NR: Absolutely. I mixed my first record on New Year’s Eve 1999 at a friend’s house in Pensacola. After that I started collecting records and saving money so I could go somewhere with a more diverse DJ scene. I ended up in Los Angeles with a roommate that had two Technics so I had the opportunity to practice all the time on those. I worked at Baskin Robbins making ice cream cakes and then would dig through the $1 bins at all of the record shops across L.A. After a year, I left to go to college in Orlando where I continued collecting records and piecing together my DJ setup. I met some music producers that liked my stuff and they started getting me gigs at house parties and private events. I graduated in winter of 2006 and I made the move to New Orleans the following January. The scene was very different then. There weren’t as many little pockets of amazing parties as there are now. The city was very much in transition when I arrived.

KS: What was the transition like?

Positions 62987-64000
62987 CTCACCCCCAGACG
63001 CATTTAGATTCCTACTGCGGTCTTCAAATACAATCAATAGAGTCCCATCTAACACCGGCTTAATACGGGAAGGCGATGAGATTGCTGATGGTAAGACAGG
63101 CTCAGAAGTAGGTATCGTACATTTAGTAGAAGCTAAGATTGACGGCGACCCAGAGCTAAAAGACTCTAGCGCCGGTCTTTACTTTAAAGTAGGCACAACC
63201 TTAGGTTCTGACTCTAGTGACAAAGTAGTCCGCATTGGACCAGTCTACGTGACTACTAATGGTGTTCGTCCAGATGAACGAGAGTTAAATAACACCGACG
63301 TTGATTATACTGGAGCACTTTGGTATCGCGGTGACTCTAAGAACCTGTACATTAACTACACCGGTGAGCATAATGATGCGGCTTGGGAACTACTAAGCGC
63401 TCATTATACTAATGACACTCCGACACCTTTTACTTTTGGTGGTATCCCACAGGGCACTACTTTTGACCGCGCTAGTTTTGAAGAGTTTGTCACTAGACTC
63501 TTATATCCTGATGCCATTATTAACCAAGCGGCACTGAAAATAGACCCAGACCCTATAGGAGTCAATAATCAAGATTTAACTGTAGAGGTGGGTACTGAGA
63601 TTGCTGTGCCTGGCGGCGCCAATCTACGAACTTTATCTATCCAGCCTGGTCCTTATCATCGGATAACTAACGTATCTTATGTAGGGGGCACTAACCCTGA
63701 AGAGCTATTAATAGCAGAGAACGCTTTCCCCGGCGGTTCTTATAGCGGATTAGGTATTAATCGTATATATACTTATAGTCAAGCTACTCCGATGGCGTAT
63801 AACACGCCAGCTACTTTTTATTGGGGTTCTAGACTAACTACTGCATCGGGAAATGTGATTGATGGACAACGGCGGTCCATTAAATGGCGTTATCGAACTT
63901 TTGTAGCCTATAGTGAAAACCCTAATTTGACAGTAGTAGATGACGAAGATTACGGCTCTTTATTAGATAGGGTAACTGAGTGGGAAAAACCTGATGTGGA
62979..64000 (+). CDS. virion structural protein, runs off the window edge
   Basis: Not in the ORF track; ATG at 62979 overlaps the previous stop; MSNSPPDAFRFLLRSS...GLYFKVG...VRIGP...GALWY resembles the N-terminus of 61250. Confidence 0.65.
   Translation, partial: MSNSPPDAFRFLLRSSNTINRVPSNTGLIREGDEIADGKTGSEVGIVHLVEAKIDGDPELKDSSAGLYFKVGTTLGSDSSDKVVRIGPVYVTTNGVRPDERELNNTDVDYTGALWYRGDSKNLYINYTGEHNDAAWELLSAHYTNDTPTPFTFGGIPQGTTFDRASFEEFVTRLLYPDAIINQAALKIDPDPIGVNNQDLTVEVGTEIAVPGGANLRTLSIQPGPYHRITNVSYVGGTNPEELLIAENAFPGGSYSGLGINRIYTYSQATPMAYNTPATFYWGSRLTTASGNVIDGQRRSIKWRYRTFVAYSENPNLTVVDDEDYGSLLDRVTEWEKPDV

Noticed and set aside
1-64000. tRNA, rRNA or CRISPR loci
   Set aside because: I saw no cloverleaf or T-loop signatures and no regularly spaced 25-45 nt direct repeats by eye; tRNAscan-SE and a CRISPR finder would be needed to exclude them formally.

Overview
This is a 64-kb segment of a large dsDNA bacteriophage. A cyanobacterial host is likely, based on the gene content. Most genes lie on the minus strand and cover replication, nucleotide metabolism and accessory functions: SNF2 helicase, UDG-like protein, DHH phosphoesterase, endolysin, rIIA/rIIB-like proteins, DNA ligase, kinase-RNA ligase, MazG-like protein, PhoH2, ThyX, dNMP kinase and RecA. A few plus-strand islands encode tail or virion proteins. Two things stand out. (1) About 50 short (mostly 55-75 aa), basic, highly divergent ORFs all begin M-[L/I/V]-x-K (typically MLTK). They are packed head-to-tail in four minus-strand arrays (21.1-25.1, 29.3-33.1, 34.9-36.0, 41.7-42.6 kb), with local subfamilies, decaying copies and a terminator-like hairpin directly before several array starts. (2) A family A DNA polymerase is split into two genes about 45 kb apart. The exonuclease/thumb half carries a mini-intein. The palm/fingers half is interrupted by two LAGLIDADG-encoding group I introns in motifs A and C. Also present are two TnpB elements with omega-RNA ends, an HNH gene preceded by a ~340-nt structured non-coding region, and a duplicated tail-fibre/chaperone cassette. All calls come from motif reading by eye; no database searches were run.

NR: Expensive. I took in the city, practiced a lot at home, and really needed to move to a digital format but I didn’t for years. I was committed to vinyl but the fact at the time was that people didn’t really seem to care what I was playing or how hard it was to find, they just wanted to hear good danceable music. Around 2011 I got a residency as DJ Nice Rack through my good friend Jordan Koppens at Pi on St. Peters Street next to Republic. I helped show the owners that the community needed a space for electronic music. They ended up renovating the area next door and turned it into a techno club. I also joined a parading crew, The Organ Grinders and we needed a DJ so I got a DJ controller that I could play on floats and on a DJ Tricycle. This fueled my transition to digital. I became friends with DJ Otto and he invited me to play at The Saint. It wasn’t until then that my career really started to take shape.